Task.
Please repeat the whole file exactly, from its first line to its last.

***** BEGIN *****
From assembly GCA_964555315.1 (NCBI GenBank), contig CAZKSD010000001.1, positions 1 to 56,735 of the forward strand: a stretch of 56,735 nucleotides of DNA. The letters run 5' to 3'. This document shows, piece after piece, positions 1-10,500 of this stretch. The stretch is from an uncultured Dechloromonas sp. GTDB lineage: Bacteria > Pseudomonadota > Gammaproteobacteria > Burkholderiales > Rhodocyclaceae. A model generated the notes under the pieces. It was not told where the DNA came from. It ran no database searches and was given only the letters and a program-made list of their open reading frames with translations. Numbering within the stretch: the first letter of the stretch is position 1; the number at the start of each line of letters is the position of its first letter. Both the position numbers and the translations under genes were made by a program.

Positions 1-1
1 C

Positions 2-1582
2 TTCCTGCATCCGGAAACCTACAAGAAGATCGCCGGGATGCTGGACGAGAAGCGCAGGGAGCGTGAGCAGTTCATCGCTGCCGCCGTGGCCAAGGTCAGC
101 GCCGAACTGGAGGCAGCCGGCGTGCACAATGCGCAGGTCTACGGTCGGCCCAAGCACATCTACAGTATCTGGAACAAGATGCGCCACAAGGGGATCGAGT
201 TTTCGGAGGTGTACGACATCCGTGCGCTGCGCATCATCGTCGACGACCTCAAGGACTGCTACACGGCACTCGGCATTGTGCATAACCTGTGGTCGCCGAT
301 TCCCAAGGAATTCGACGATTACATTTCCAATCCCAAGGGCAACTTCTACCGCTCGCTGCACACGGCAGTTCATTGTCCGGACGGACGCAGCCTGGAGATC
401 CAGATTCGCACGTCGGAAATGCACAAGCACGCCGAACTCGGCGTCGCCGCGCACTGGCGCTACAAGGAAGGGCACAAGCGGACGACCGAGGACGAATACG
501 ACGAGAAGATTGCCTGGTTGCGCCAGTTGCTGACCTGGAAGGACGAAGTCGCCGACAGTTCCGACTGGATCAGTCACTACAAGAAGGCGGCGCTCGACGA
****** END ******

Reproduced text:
From assembly GCA_964555315.1 (NCBI GenBank), contig CAZKSD010000001.1, positions 1 to 56,735 of the forward strand: a stretch of 56,735 nucleotides of DNA. The letters run 5' to 3'. This document shows, piece after piece, positions 1-10,500 of this stretch. The stretch is from an uncultured Dechloromonas sp. GTDB lineage: Bacteria > Pseudomonadota > Gammaproteobacteria > Burkholderiales > Rhodocyclaceae. A model generated the notes under the pieces. It was not told where the DNA came from. It ran no database searches and was given only the letters and a program-made list of their open reading frames with translations. Numbering within the stretch: the first letter of the stretch is position 1; the number at the start of each line of letters is the position of its first letter. Both the position numbers and the translations under genes were made by a program.

Positions 1-1
1 C

Positions 2-1582
2 TTCCTGCATCCGGAAACCTACAAGAAGATCGCCGGGATGCTGGACGAGAAGCGCAGGGAGCGTGAGCAGTTCATCGCTGCCGCCGTGGCCAAGGTCAGC
101 GCCGAACTGGAGGCAGCCGGCGTGCACAATGCGCAGGTCTACGGTCGGCCCAAGCACATCTACAGTATCTGGAACAAGATGCGCCACAAGGGGATCGAGT
201 TTTCGGAGGTGTACGACATCCGTGCGCTGCGCATCATCGTCGACGACCTCAAGGACTGCTACACGGCACTCGGCATTGTGCATAACCTGTGGTCGCCGAT
301 TCCCAAGGAATTCGACGATTACATTTCCAATCCCAAGGGCAACTTCTACCGCTCGCTGCACACGGCAGTTCATTGTCCGGACGGACGCAGCCTGGAGATC
401 CAGATTCGCACGTCGGAAATGCACAAGCACGCCGAACTCGGCGTCGCCGCGCACTGGCGCTACAAGGAAGGGCACAAGCGGACGACCGAGGACGAATACG
501 ACGAGAAGATTGCCTGGTTGCGCCAGTTGCTGACCTGGAAGGACGAAGTCGCCGACAGTTCCGACTGGATCAGTCACTACAAGAAGGCGGCGCTCGACGA